Last week, I summited the 13,770 foot Grand Teton. I had attempted the climb over 12 years ago, but was turned back because of weather. The climb remained a personal goal of mine over the years. Thanks to a push from my cousin, Kate Carlin Giller last February, we decided we were going to attempt the “Grand” together at the end of the 2015 summer. I once again set my focus on the goal of reaching the top of the “Grand” and this time I successfully met the physical and mental challenges it took to complete the climb.
The morning following my 14-hour climb, descent and celebration dinner, I pulled myself out of bed because my friend Luis Hernandez, an early childhood specialist from the Western Kentucky University, was facilitating at the Children’s Learning Center staff retreat and I did not want to miss him. I was delighted I did because we had a fantastic morning focused on early childhood leadership… my favorite topic.
When I returned home that afternoon, I began to feel the “blues” caused by the emotional letdown from my huge accomplishment the day before. I had spent so much time preparing for my climb. I had set my vision more then 12 years prior, taken steps to reach the summit, both literally and figuratively, and now the accomplishment was behind me. I had been leaning into the process for a long time and now there was nothing to push against.
A couple of days later, when my body felt good enough to take a walk again, I began to reflect on my feelings of letdown and my thoughts brought me back to Luis, leadership, and a book he co-authored with Holly Elissa Bruno, Janet Gonzalez-Mena, and Debra Ren-Etta Sullivan called Learning from the Bumps in the Road: Insights from Early Childhood Leaders, specifically the chapter titled The Great Impostor: Unmasking the Burden of Self-Doubt in Our Professional Lives. It occurred to me during my emotional letdown I had begun to question my accomplishment… had I really been good enough or was it a fluke? Did I have it in me to gear up to take such a risk and meet similar challenges again? And more importantly, do I need to set a new vision and start working on it immediately?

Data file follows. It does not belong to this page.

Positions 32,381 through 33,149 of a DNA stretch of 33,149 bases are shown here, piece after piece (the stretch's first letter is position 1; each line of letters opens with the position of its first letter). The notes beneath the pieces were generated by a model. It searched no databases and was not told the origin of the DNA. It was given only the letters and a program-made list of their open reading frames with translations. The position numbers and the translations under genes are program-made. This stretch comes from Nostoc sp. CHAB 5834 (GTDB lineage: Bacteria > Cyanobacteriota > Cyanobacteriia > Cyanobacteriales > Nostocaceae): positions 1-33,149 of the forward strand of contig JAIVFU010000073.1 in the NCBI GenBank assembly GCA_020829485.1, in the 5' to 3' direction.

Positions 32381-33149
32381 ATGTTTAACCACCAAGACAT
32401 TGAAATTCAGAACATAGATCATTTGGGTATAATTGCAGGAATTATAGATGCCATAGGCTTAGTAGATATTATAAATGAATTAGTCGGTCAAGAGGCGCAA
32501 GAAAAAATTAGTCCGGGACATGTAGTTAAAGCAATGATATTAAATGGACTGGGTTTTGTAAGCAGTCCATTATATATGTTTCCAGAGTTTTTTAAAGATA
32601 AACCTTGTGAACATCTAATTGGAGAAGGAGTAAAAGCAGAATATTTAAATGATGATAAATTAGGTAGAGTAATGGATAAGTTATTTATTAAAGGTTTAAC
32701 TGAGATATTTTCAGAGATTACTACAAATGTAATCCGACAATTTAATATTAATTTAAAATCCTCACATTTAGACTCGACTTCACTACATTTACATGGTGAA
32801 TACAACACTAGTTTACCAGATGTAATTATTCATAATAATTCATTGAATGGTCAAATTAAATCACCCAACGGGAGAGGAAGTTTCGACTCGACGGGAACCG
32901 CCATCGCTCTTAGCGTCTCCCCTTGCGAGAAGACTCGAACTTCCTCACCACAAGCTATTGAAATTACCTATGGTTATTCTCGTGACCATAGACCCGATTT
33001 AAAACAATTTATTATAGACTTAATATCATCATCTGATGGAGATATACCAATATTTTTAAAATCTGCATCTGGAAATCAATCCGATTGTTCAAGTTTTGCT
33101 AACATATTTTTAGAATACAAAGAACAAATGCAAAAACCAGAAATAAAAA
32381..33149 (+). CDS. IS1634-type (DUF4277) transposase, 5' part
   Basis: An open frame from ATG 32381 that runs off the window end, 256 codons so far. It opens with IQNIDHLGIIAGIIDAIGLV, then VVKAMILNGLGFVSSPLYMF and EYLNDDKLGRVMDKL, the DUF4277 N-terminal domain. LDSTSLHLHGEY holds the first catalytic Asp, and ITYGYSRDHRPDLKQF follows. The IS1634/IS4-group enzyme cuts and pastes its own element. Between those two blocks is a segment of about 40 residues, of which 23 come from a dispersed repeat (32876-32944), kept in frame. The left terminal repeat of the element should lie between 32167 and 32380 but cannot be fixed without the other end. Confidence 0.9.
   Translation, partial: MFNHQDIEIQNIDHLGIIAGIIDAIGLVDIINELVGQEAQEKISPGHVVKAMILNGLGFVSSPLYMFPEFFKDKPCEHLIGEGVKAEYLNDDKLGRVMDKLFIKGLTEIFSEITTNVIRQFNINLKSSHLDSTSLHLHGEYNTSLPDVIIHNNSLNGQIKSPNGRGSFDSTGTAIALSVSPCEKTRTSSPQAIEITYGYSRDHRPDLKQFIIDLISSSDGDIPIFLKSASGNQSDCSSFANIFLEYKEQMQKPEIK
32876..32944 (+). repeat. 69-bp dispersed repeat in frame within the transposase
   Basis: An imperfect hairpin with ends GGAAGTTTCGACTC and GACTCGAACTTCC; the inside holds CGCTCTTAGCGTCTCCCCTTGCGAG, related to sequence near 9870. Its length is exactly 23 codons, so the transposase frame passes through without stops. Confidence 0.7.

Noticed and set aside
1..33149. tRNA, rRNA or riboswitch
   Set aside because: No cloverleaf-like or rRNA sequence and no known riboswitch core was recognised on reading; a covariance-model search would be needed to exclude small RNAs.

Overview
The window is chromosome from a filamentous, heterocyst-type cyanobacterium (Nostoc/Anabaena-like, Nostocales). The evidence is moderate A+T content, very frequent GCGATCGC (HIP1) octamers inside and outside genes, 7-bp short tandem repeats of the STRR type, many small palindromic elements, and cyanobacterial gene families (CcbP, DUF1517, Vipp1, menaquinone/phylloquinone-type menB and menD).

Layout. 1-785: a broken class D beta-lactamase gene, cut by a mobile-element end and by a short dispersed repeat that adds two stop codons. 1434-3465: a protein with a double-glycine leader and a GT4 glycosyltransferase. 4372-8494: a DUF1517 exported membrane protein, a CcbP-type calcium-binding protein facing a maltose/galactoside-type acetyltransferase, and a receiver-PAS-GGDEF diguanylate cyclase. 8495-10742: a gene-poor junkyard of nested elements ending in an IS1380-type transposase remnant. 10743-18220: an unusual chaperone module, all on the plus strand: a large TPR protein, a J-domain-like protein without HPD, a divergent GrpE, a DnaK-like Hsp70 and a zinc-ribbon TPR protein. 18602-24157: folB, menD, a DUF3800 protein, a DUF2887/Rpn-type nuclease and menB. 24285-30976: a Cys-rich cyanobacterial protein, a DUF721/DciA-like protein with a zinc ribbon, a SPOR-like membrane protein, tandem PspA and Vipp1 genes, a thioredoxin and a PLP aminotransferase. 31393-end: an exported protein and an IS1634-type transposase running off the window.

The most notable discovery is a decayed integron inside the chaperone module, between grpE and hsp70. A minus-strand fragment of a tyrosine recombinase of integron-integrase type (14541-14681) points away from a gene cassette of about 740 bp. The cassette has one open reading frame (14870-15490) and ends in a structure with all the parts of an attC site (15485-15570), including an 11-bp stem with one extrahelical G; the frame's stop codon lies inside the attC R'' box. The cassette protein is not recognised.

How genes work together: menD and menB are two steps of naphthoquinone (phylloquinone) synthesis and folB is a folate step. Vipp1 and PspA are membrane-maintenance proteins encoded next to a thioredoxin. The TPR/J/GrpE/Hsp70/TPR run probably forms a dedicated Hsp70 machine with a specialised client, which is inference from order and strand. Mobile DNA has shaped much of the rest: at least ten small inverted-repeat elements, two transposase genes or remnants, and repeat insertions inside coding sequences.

Last winter I attended a dinner where we had an intentional conversation about the idea of leaning in, a concept made popular by Sheryl Sandberg in her book of the same name. As part of our discussion some of us decided it is physically and mentally impossible to lean in all the time. Life is more like a rocking chair, you lean in rocking forward with persistence and determination for periods of time and at others you rock back and reboot.
As I detailed in my March 17, 2015 Blog post, 4 Characteristics of a Leader, I believe great leaders must have the ability to set and lean into a vision. Based on my successful Grand Teton climb and later reflection, I also know that if you are lucky enough to reach your vision, or even a significant milestone along the way, it is time to rock back, reflect, and breath. Give yourself a chance to celebrate who you are, why you made it, and remind yourself what is important to you. It can be a time to live and work focused on daily goals and challenges rather then long term visions. By taking time to rock back you give yourself the ability to reflect on your past accomplishments while creating fresh dreams and ideas, before you know it a new vision will spring forth to inspire you to lean in again.
Colby the Exum climbing guide, Kate and Betsy (Me) on the Grand Teton Summit
Bruno, H. E., Gonzalez-Mena, J. Hernandez, L. A., & Sullivan, D. R. (2013). Learning from the Bumps in the Road: Insights from Early Childhood Leaders. St. Paul, MN: Redleaf Press.
Sandberg, S. (2013). Lean in: Women, work, and the will to lead (First edition.). New York: Alfred A. Knopf.